A hunter at my duck club named Steve killed more ducks more consistently last season than any other member, all with a dozen decoys and little to no calling. His secret? He hunts where the ducks want to be and where most boats can't go. Every Saturday he'd crank his mud motor and wind past my decoy spread into the perfect loafing area-a shallow stretch of water that allows dabblers to feed and shields them from the current. On at least four occasions I spent the morning watching Steve fill his limit while pondering whether my bag even constituted dinner for one.
Ah, but this year Steve's in trouble. This year he'll have some competition for his favorite blind at our club's weekly lottery. This year I have a shallow-water craft of my own-the Twin Troller from Carolina Electric Boats.
The Twin Troller can operate in as little as 6 inches of water with 200 pounds of cargo or less. That number was obviously derived by a fisherman, because I know of no dyed-in-the wool duck hunter who hits the water with less than 200 pounds of guns, gear, dog, sandwiches and coffee. That said, the Twin Troller's displacement is comparable to a canoe. A thick layer of closed-cell foam gives the boat excellent buoyancy, and recessed, in-hull MotorGuide electric trolling motors sit flush against the bottom of the boat, allowing it to operate in shallow water. The props are protected from weeds, submerged logs and other underwater hazards by corrosion-resistant, metal debris guards. I did find they aren't immune to clogging, and I had to pause several times during one of my hunts to clear them of mud and seaweed. The motors produce a combined 72 pounds (36 pounds each) of thrust. Carolina Electric Boats says the craft can reach speeds of-hold onto your hats!-6 mph. It may not be the fastest yacht on the water, but it'll get you there.
Expect to get four to eight hours of run time out of a standard marine battery depending on wind and current. The interior hull features a molded slot that keeps the battery secure. If you're planning an extended trip, the boat has a motor mount on the rear that will accommodate a 2 hp outboard.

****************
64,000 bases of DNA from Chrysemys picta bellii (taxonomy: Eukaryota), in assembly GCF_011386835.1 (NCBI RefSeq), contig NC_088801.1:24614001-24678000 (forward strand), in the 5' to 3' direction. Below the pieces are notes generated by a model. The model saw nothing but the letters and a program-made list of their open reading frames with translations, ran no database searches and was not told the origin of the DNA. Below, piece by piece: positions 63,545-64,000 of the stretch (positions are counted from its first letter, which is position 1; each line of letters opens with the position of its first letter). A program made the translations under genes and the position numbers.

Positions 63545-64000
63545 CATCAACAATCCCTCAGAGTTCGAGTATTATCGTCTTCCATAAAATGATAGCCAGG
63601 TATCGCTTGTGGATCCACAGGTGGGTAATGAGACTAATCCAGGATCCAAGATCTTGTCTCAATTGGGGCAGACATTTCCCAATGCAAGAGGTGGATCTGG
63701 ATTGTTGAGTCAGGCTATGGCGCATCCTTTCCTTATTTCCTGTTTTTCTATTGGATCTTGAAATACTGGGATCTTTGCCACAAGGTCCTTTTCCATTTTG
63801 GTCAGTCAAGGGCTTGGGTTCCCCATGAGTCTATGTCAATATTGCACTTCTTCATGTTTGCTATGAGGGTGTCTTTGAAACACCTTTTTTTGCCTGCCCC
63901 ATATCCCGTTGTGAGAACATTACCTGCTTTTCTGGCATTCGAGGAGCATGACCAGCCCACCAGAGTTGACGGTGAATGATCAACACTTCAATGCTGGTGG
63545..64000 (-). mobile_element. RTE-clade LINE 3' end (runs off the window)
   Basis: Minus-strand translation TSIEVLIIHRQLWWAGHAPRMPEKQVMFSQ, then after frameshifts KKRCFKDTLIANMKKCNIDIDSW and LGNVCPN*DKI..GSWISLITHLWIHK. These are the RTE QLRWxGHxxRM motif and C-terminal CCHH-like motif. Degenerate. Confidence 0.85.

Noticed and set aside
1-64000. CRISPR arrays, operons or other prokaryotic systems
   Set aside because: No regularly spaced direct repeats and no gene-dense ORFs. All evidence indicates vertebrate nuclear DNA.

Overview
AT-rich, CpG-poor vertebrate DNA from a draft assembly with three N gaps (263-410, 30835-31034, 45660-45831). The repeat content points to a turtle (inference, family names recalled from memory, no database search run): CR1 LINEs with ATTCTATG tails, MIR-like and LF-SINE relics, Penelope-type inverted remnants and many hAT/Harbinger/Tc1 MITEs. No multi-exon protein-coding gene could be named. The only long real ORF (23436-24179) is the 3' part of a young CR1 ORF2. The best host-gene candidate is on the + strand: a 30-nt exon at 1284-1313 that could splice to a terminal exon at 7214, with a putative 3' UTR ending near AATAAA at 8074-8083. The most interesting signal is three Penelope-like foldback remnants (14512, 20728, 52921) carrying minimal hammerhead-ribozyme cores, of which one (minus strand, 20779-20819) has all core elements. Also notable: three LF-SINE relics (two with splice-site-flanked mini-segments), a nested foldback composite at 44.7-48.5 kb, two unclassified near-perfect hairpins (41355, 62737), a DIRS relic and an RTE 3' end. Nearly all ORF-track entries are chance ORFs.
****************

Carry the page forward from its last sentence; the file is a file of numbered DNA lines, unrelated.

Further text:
An area in which the boat really shines is its maneuverability. There are two pedals; the right pedal controls the right trolling motor and the other pedal controls the left. Operation is totally hands-free. Although a tad awkward at first, within moments steering the boat was intuitive. You merely press down on both pedals with your toes to move forward (the farther you press the pedal, the faster you go). Pressing down on the pedals with your heels moves the boat in reverse. To turn you simply apply more pressure to one pedal than the other. One of the most interesting aspects of this design is you can actually get the boat to spin 360 degrees-just apply forward pressure to one pedal and rearward pressure to the other. That can come in handy if you're hunting a soft-bottom patch of water and it's time to pick up the decoys.
The pontoon-style hull is 10 feet long and 4 feet wide. Its weight capacity is 585 pounds. Such a design affords excellent stability given the boat's size, and it proved adequate for most conditions. Still, due to its lack of freeboard I would not take it out if there's a significant chop or flowing ice on the water.
Carolina Electric Boats manufactures light trailers for the Twin Troller, but all you really need to transport it is a pickup bed. Just use the handle on the front of the boat to lift its nose and set it against a lowered tailgate. Next grip the back of the boat and, lifting with your legs, raise the tail and slide the boat into the bed. My biggest complaint with the process is that the boat's tail doesn't have any handles, making it a little unwieldy. The boat weighs only 175 pounds, and the smallest member of the American Hunter staff was able to get it in and out of his truck.
One of the reasons the Twin Troller weighs so little is the material used to construct its hull-polyethylene resin. It's lighter than fiberglass, resists UV rays and, like the rest of the boat, it's salt-water safe. The hull is a seamless, single piece for added durability and it has a five-year warranty.
Transportation of the boat is further eased by removable, fold-down seats. Available in "Shadow Moss" camo, they also swivel, which I like because I can face forward while in motion or to the side if I'm hunting.
If you intend to hunt out of the Twin Troller, for now you're stuck mounting a homemade blind atop it, however, the company is in the process of developing an attachable duck blind accessory.
While testing the Twin Troller in the off-season, the boat proved capable of reaching "Steve's" duck blind with room to spare. At press time, unfortunately, Steve had drawn the preferred blind two lotteries in a row and-you guessed it-he killed his limit while I watched through my binocular. I've got the boat I need to get the job done. Now I just need a little luck. Go to twintrollerboats.com